The midnight sun
Last day of the midnight sun. July 2011.

The magic of the midnight sun exceeds our expectations. Beyond the tranquility of the rainy Finish taiga, we continue walking North through the tundra, bathing into freezing lakes and rivers underneath awhite sun, determined to get to the end of Europe. In this land of lemmings, mooses, rain deers and wolverines, the only real threat is posed by a ferocious predator lurking for prey of any size – the mighty mosquito…We lose a lot of blood, but at the end,extremely exhausted we manage – Knivskjelloden! We are at the northern edge of our world. In front there is a grumpy, hostile and treacherous big water, that crashes persistently into the lonely bastion rock of Nordkapp, that we can barely see 1500 m south of us, and splitters into thousands of little foamy drops reaching high towards the top. It is four in the morning. The beautiful, fluffy cloud that came from the horizon is gray from the inside and definitely not so adorable. Cold, brisk wind blows from the sea and howls inside the empty beacon next to us. The mist gets thicker, its starts raining and the peacefully grazing rain deers disappear. Since Knivskjelloden can be reached only by foot and the walk takes a few hours down the mountains to the shores of the Arctic Ocean, returning to the desolate road on the top is not an option. The situation looks desperate. By means of the sky the sea will get hold of us on the ground and there is no escape… Suddenly we spot a brown hare that jumps behind the corner. We cannot believe our luck. A landslide of rocks from the surrounding hills has formed a natural shelter. It is quite uneven, but we are not picky. In our little den, the rain feels friendlier and brings sleep. We have not had a chance to realise how tired our bodies are. Through a little ‘window’ in front the strange leaves of a plant reveal the strength and direction of the wind. The last thing we saw that day were the waters of the Ocean that ventured to the North Pole of our planet.

Reindeers in Norway
Reindeers in Norway

48 hours later we woke up and stiff walked out of our super water-proof stony shelter. The clouds were gone, but only for a little while – we were heading to England. What followed on the way south were mountains, sea, fjords and sun. An incredibly beautiful goodbye.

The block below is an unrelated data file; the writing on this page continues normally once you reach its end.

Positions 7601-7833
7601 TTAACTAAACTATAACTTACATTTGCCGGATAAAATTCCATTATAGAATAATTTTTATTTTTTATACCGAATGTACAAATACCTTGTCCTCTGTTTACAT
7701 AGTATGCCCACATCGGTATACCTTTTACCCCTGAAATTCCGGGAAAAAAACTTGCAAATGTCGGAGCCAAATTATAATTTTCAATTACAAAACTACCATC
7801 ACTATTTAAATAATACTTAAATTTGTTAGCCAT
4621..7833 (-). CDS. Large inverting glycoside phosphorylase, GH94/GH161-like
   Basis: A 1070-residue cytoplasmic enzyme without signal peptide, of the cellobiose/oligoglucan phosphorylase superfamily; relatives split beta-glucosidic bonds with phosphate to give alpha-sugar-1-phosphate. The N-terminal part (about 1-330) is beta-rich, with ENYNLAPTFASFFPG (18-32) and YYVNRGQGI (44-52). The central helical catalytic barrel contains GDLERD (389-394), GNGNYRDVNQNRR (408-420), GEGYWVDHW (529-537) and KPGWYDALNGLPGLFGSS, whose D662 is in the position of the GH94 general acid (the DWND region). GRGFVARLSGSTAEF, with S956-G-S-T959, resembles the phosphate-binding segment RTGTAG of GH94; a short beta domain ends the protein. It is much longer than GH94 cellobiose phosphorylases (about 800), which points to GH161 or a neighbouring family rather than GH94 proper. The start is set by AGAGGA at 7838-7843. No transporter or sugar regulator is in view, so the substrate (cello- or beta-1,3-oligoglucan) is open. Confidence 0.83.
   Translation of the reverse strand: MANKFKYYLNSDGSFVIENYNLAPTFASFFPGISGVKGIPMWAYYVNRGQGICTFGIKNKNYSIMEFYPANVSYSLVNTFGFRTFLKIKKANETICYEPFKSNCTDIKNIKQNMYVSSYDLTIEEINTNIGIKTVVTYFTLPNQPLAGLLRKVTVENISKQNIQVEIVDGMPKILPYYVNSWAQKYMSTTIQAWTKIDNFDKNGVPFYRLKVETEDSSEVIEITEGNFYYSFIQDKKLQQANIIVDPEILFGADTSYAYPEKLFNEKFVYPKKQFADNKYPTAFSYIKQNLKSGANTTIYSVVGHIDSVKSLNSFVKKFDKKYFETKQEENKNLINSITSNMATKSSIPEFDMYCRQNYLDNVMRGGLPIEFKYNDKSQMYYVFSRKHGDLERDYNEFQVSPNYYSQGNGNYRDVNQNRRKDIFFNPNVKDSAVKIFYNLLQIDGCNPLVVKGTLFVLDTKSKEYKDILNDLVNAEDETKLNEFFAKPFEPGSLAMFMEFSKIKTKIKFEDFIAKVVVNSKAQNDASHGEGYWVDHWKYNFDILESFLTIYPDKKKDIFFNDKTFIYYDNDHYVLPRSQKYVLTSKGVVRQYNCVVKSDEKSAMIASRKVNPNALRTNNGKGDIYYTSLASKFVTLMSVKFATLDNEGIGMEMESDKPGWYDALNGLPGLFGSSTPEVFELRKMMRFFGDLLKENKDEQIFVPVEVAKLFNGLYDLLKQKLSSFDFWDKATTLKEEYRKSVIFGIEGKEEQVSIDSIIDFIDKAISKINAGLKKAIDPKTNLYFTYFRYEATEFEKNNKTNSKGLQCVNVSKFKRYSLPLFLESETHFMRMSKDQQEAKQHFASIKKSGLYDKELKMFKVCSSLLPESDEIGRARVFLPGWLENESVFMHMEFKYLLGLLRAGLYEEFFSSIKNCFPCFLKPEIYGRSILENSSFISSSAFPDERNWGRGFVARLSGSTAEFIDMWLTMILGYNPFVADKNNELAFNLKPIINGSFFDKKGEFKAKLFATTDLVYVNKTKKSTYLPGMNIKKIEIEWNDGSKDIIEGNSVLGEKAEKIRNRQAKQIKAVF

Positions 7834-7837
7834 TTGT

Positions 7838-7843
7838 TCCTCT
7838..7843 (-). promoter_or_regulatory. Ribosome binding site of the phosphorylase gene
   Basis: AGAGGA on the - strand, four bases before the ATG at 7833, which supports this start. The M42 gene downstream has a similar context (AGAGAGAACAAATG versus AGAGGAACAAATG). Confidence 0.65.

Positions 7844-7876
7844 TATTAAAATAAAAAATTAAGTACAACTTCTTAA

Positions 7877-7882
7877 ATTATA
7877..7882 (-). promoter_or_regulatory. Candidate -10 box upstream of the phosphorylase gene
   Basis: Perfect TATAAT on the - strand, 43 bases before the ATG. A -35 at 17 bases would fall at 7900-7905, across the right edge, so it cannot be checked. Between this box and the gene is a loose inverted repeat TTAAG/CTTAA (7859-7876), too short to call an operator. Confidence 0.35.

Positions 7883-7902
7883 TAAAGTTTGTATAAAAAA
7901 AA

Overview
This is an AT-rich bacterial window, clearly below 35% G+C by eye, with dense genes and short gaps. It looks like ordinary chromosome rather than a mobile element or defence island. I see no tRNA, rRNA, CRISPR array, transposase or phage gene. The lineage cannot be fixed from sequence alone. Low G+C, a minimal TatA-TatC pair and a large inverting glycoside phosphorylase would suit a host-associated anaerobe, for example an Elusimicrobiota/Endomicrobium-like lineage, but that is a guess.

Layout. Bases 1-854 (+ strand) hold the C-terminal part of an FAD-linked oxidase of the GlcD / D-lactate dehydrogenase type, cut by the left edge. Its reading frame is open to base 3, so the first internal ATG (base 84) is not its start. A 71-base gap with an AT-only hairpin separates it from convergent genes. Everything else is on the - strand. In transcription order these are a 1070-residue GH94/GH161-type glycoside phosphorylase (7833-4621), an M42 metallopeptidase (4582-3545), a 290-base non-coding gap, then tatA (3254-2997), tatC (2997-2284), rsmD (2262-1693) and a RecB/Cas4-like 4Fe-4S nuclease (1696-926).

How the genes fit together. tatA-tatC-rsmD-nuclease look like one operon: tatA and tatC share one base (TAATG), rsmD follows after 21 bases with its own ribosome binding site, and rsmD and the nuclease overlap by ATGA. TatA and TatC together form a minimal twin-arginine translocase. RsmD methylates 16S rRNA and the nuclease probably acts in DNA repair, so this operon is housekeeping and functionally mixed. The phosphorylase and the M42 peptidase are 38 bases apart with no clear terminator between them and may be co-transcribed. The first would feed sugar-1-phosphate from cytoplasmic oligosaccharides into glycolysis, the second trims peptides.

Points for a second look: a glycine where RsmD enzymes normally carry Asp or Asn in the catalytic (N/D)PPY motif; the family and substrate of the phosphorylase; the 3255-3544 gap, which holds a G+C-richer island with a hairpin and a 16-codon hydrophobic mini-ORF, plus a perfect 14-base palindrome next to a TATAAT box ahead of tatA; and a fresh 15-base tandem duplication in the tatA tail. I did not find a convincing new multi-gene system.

Tripline – a cartographied version of this travel

Travels end world 2
North cape after the long storm.
HITCHTAKERS. This travel was possible thanks to: the waiting couple, a fast guy, Pesho from Pali Lula, a Romanian family, Gabi, a butcher, Mario and Luigi, an angel lady, Michael (the TIR from Zakopanie), Jesus, a friendly truckdriver, Gregory and Anna, a guy in a Jeep, somebody with Russian strada, Karol, Risp the Latvian, Laurinas and his friend, Zhigis and his beautiful family, a serious man, a cool guy, Raymond, a finnish couple, 2 workers, an exhibition builder, the informer, a young rocker going to a festival, somebody we wish “everything good to you”, Jesus, a photographer, a church assistant, Johanni, one man, a truck driver, three party men,  ARCTIC SERVICES, a Norwegian girl, a lady, Edmund, a friendly reggae nurse, a Spanish couple, a white caravan, Rondi, a cool girl, the Icelanders, one Icelander, Obladi, Hugo – the nurse, a guy, a special man, 2 brothers, the “national” girl, a hard-to-convince couple, a friendly lithuanian worker, the icecream guy, the friend of Mariana, 2 girls, a Polish builder, the Icelandic horses rider, a yatch traveller, a family on their way to buying a guitar, an Iraki doctor, a young guy out of his way (and out of ours), a father and his son and, finally, Daniel from Stockholm. Thank you!
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Boris, Marta and Burma roam the world at a speed of a snail. Two humans and one cat that found their way to India overland.